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Sing A Song Of Sixpence – Why Settings Shouldn’t Underestimate The Power Of Nursery Rhymes

Nursery rhyme-rich environments lead to fantastic early language development – but you may need to find ways to encourage parents to sing at home, says Chris Williams...

  • Sing A Song Of Sixpence – Why Settings Shouldn’t Underestimate The Power Of Nursery Rhymes

Would it surprise you to hear that 33% of parents believe traditional nursery rhymes belong in the past?

In an age in which we are surrounded by technology, where it’s not unusual to meet a toddler who can happily swipe their way around the functions of an iPad, should we even be interested in reviving mums and dads’ interest in ‘Baa Baa Black Sheep’ and the like?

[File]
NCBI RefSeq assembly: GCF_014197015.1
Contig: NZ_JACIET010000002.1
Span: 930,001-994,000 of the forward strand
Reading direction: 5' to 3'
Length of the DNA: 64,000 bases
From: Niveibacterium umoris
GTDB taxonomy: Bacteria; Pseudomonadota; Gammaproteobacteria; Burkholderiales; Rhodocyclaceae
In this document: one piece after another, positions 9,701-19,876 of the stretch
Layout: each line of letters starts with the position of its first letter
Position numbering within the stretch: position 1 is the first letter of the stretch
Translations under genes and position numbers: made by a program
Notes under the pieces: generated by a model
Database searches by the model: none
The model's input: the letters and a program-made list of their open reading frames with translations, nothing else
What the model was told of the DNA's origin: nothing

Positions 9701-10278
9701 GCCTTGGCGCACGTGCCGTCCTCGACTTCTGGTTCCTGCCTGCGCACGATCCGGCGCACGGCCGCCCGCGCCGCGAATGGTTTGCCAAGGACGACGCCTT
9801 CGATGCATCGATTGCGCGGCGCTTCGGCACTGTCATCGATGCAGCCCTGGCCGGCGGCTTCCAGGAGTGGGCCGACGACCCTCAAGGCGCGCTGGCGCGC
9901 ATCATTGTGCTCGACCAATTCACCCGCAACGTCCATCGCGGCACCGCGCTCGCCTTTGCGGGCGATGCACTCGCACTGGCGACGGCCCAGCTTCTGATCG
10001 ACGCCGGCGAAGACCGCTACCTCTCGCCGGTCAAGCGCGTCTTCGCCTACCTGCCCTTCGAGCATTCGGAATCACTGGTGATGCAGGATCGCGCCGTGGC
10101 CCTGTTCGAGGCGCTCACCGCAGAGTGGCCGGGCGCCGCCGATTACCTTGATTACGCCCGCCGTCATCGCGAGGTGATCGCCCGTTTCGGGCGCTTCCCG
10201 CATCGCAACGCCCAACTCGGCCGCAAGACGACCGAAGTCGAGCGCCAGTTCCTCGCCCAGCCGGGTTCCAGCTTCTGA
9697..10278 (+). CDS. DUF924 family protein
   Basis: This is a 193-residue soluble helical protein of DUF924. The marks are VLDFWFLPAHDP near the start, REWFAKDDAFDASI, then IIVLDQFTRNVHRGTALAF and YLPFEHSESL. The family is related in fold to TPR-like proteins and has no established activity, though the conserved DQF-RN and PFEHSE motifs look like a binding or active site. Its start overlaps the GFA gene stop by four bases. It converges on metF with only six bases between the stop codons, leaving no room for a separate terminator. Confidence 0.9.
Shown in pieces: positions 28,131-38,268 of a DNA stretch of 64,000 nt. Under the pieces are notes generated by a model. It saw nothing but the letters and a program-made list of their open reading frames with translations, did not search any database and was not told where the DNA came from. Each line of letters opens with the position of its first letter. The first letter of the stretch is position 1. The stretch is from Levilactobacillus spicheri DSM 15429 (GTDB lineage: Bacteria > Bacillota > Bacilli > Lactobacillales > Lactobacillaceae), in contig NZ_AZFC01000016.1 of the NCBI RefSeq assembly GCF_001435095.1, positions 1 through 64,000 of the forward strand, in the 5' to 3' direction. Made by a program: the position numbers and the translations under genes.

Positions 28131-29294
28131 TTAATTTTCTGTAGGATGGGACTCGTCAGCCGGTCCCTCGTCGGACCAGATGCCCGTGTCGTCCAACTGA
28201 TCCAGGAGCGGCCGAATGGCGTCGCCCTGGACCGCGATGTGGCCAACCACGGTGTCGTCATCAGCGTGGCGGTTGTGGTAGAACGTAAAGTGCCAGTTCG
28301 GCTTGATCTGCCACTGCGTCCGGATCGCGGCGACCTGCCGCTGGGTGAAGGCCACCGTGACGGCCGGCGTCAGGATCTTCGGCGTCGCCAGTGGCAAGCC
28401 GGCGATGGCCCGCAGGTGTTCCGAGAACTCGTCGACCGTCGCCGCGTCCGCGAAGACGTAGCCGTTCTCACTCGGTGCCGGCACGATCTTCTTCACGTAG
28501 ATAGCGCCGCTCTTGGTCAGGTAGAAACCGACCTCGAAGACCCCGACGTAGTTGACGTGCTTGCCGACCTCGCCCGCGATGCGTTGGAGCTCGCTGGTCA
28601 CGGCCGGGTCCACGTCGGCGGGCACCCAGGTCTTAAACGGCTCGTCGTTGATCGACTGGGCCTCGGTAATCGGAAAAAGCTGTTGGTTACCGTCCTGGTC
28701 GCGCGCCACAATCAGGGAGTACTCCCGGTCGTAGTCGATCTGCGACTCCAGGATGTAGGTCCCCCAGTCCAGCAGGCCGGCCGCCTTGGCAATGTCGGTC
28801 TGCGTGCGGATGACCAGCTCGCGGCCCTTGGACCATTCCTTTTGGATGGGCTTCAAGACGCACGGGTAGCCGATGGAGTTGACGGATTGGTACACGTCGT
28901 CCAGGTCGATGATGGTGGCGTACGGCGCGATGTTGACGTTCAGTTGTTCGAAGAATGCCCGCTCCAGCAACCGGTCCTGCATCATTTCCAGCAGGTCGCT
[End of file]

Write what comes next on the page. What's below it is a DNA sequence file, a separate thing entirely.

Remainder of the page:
Well, yes – singing songs and rhymes to children during their early years is vital for a range of reasons, as I’ll explain. But this isn’t about rejecting the here and now in favour of the past – technology can actually play a part in encouraging parents to sing these time-honoured ditties to their children.

The power of rhymes

Firstly, let’s consider the scale of the problem. A widely publicised BookTrust survey from 2009 revealed that 25% of parents questioned had never sung a nursery rhyme to their child, 20% of young parents (under 24) believed that nursery rhymes were not educational, and 33% of young parents said they did not sing nursery rhymes because they were too old-fashioned.

This is an issue, because as the Sutton Trust highlighted in its 2014 ‘Sound Foundations’ report, “Using familiar songs and rhymes, including those with movements, can help to foster children’s early language skills”.